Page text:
Re: Pareto Optimum
Thank you so much for taking the time to revisit one of the mothball articles.
Qualities like love which, as you say, cannot be quantified, are interesting. Robert Fripp had something to say about "qualitative action not being bounded by number," if I'm remember the phrase correctly. I think in aikido we are looking for the sweet spots where a small gesture can have a rippling effect, or a benign butterfly effect.
But without quantification, it's really hard to have verification. The risk of feel-good activities is not that they feel good, for surely that's a good thing -- but that our actions may not be having their desired effects.
It's a bit like the church-goer who feels like they're doing divine work and feels great satisfaction in regular attendance, but who does nothing to "feed my sheep."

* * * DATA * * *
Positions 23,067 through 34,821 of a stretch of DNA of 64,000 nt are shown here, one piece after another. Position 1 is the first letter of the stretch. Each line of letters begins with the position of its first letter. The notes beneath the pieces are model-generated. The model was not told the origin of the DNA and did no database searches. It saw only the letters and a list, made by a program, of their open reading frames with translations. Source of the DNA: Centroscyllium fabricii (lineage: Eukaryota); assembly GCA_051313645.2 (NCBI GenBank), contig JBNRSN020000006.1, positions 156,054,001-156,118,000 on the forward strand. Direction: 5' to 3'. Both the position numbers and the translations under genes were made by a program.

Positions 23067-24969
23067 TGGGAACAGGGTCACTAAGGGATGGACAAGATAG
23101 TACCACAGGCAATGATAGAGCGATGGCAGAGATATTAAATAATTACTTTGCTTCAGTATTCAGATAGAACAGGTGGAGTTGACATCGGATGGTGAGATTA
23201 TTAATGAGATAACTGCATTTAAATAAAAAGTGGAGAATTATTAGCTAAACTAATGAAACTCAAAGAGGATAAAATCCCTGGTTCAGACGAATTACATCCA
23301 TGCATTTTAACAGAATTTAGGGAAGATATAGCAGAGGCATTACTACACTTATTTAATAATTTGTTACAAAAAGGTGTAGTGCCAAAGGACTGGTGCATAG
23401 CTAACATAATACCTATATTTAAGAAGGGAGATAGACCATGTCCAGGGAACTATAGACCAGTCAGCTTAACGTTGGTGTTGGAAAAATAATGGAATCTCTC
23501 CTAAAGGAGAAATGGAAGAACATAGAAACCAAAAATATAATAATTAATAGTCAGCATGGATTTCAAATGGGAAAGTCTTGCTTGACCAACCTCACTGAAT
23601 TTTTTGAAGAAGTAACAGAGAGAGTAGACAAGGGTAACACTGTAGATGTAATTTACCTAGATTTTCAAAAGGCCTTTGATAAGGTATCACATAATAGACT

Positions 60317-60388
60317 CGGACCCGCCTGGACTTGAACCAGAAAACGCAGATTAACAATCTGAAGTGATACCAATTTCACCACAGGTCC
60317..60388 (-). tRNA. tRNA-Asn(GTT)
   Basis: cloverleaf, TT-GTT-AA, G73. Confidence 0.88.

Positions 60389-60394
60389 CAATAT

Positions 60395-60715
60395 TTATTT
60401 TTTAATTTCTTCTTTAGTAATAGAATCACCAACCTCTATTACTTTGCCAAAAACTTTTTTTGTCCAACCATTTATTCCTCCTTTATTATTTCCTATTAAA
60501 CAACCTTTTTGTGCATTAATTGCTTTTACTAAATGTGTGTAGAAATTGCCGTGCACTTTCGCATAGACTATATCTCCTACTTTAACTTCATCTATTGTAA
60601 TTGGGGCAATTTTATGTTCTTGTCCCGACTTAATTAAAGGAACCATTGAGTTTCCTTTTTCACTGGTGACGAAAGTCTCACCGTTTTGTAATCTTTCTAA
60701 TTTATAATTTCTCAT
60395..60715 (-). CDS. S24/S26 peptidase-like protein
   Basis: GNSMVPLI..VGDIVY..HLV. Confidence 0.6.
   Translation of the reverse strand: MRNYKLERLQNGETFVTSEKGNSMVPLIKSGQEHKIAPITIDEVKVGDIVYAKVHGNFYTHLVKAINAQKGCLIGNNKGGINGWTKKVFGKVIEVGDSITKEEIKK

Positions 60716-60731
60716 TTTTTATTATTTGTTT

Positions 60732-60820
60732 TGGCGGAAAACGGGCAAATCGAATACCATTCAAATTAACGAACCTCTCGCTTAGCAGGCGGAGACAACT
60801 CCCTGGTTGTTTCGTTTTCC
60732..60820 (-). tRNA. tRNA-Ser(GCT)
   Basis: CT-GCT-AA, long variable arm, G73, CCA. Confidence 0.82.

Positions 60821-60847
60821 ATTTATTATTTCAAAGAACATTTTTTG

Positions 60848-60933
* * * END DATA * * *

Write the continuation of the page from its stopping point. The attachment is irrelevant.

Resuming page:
So for me, I try to be careful in my thinking and speech to know when I'm talking about love as a feeling, and love as an action. Feelings of hope and desire and joy can inspire action, but only action will bring about meaningful change.
Love may be infinite, and it's heartening to know there is a source of endless renewal. But we express and experience acts or instances of love in moments, in places, and people -- all things bounded by time and space.
Perhaps one way to think of aikido is as the art of making the transcendent immanent, and the immanent transcendent?
It's all very thought-provoking, and I really appreciate the conversation.